Abandoned animals said to threaten environment, prove dangerous

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Feral cats and stray dogs roam the streets of Fort Worth and the 109 in search of survival, while Fort Worth officials and volunteers search for humane solutions they hope will re-educate current and future pet owners.

The Society for the Prevention of Cruelty to Animals of Texas estimated, in a 2012 annual report, that there were 10,000 spay/neuter procedures, almost 9,000 admitted animals and 6,000 adoptions in Texas Just 768 of those animals were reported rescued.

Michael Camp, code compliance superintendent of animal control, is responsible for the Fort Worth Animal Care and Control division that includes more than 80 employees who work to provide a safe environment for the citizens of Fort Worth and provide solace to the animals who prowl it.

“People have this image that, if they let a dog go, he is going to end up on a ranch somewhere frolicking through the flowers,” he said. “This is not true. Stray dogs forage for food, and they transmit diseases.”

While stray dogs rummage for food, they often become aggressive, Camp said.

“We work about 140 bites per month,” he said. “And, probably, 60 percent of those are from stray dogs.”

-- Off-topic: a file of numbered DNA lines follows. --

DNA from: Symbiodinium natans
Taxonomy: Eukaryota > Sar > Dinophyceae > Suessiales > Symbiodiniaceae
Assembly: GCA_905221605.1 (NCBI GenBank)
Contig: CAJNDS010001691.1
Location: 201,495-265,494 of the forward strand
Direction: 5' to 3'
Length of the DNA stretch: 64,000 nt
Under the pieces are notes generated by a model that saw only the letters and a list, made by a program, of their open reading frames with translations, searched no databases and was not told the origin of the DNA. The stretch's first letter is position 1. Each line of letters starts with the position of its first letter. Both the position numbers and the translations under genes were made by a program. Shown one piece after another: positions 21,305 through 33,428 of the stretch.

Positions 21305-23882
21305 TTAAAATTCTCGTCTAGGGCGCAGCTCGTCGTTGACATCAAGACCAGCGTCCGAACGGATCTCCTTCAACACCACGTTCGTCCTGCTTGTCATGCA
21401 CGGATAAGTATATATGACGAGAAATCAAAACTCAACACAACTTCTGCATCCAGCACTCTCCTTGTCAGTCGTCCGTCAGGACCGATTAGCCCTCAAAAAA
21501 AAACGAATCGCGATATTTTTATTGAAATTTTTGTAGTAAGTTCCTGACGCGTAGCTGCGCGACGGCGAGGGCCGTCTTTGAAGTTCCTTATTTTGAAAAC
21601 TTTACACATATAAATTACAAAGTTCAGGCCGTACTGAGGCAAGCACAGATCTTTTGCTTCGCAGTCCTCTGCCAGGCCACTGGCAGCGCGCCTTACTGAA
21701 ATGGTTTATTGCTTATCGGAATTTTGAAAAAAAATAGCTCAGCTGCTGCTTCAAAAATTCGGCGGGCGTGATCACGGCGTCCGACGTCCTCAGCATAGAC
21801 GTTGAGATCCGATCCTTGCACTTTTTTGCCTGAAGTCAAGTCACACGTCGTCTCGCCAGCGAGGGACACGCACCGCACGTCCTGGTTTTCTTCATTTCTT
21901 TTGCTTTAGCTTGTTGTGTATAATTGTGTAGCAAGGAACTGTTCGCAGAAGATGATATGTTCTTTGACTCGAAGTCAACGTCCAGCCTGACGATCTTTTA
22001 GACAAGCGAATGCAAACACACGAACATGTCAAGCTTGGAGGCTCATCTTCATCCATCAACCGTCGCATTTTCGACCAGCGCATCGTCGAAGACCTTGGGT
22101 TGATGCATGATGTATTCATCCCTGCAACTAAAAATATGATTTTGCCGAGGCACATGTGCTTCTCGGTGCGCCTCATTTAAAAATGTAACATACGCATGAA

Camp said feral cats present a different problem to property owners when they spray to mark their territory, make litter boxes out of flower beds, scratch cars they walk on and disturb the neighborhood with their noisy fights and loud screeches.

“Now, if you talk to a wildlife biologist, they will tell you that feral cats are not native to the ecosystem,” he said. “A feral cat is probably the most efficient hunter of any animal in the wild. They don’t hunt just because they are hungry. They are territorial.”

Madelyn Gibbs, acting manager of the Fort Worth Neighborhood Education Office, has had personal experience with the danger of animals left to fend for their own in the community.

“I think this is an ongoing program that needs constant attention,” she said.

Gibbs said she and her dog were attacked three years ago by a loose dog that was later deemed aggressive and neutered by Animal Control. Gibbs’ dog suffered severe injuries but did recover.

“We were very lucky,” she said. “Our citizens should be able to feel safe to walk their dogs on a leash anywhere in this city.”

Camp said people should stay away from animals they don’t know.

“There are a lot of dogs that are nice and friendly, and people catch them and bring them to us,” he said. “But not all of them are going to be that way.”

In past years, rabies has not been an issue for humans because the law requires dogs to be vaccinated against the disease, Camp said.

“It has been a problem to try to keep the disease down with the increase of feral cats and stray dogs, because they don’t get the vaccination,” he said. “The way to keep the stray [population] down is not to catch them. The way to get them at the source is to spay and neuter them.”